The importance of communicating benefits effectively to employees is a long established and indeed, core pillar of any reward strategy. Why invest heavily in providing great benefits if you don’t tell your employees about them? Or, more importantly, how they can get the most from the benefits they have?
Research we conducted in August presents a mixed picture about how effective employers are with benefits communication. 11% of employers speak to their staff once a week, 23% said they communicate at least once a month about their benefits; an effective and timely frequency of communication. 19% only communicate with their staff once a year and 1% said they communicate less than once a year. These figures have improved since last year’s results when 28% said they only communicate with their staff once a year and 7% said they never communicate.
Communication can also help employees to better understand the value of less familiar benefits, such as income protection insurance.
Employers have a role to play in encouraging greater financial protection
We believe the employer has the potential to play a vital role in encouraging their employees to maintain adequate financial protection. Just as they have done with retirement savings through an existing pension scheme or auto-enrolment. Employers shouldn’t underestimate how valued these benefits are. The same research showed after a pension, private medical insurance (23%) and then life insurance (20%) are the most valued employee benefits.
Personalisation is the key to engagement
Providing employees with choice is the key to improved engagement and can form the basis on which to communicate. Basic communications explaining what the cover is and how it works should not be overlooked. But prompting employees to review their own cover and adapt it to their needs is likely to be more effective.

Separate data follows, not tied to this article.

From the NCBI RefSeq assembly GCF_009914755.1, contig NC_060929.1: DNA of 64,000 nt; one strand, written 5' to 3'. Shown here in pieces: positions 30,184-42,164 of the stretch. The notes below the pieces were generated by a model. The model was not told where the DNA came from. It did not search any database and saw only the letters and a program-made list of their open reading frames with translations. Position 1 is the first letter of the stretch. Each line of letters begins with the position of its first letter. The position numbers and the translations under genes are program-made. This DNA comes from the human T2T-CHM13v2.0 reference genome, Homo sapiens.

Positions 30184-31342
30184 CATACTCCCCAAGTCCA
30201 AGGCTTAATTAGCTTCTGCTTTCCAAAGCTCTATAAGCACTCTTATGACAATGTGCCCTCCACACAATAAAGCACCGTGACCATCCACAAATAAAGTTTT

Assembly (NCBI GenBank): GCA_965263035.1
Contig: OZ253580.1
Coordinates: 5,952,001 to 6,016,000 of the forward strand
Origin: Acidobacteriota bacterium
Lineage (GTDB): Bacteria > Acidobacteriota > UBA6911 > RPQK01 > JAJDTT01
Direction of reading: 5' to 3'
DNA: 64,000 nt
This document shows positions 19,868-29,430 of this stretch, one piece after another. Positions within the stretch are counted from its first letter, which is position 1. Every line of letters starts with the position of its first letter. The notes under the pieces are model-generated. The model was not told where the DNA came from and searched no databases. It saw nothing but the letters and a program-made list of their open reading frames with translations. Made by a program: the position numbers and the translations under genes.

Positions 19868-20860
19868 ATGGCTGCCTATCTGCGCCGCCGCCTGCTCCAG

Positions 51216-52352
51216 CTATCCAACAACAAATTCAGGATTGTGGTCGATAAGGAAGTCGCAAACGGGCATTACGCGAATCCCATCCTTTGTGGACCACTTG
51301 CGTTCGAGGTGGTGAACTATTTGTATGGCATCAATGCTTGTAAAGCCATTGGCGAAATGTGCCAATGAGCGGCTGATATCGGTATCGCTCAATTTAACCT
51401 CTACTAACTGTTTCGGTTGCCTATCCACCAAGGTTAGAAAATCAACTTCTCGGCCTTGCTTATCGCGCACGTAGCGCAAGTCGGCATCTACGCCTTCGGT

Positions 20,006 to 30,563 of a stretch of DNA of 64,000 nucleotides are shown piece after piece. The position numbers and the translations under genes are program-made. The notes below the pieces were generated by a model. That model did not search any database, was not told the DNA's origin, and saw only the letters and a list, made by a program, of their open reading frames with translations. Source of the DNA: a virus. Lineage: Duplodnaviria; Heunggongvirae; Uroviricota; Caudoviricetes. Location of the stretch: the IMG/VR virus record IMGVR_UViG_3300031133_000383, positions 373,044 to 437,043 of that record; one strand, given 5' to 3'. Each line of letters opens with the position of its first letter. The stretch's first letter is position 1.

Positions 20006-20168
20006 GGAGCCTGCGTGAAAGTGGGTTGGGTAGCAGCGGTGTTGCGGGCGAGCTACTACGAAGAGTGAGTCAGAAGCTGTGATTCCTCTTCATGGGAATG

Flexible benefit plans are the best place to do this. But even there we find most communications about financial protection are at best, generic. Employees of different ages, working in different industries will have different needs and preferences for benefits at different times. These factors should be considered in order to effectively engage employees.
Promoting certain benefits at specific times of the year for example. Or promoting certain benefits to particular segments of the workforce, based on the nature of their work, their age or family circumstances will all help to improve engagement. Lifestyle events provide an opportunity to be more proactive. With specific communications tailored to the individual employee prompting them to consider their life cover after the birth of their first child, or purchase of a first home, for example.
Should benefit managers think like marketing managers?
Our research shows email (42%) and company intranet (38%) are the most common channels to communicate benefits by large employers. In smaller companies of less than 10 staff employers rely on their managers verbally updating staff (60%). These choices appear to be driven by what is convenient for the employer, rather than what is most effective to reach employees. A marketing mentality can be useful here. Rather than expecting employees to want to read about their benefits, persuade them to read, watch or hear about their benefits. Using multiple channels which are appropriate and relevant to the demographic of the workforce is advisable. It’s inevitable that some methods will connect better with certain employees than others. Analytics can then help to show which techniques are more effective and why.
In a nutshell
These techniques are relevant to all benefits, but especially financial protection, an important but often misunderstood set of benefits. We are exploring new ways we can make our products simpler, more flexible and personalised to the individual. However, these new innovations will be much more effective if combined with better employee engagement driven by thoughtful, novel and effective communications.
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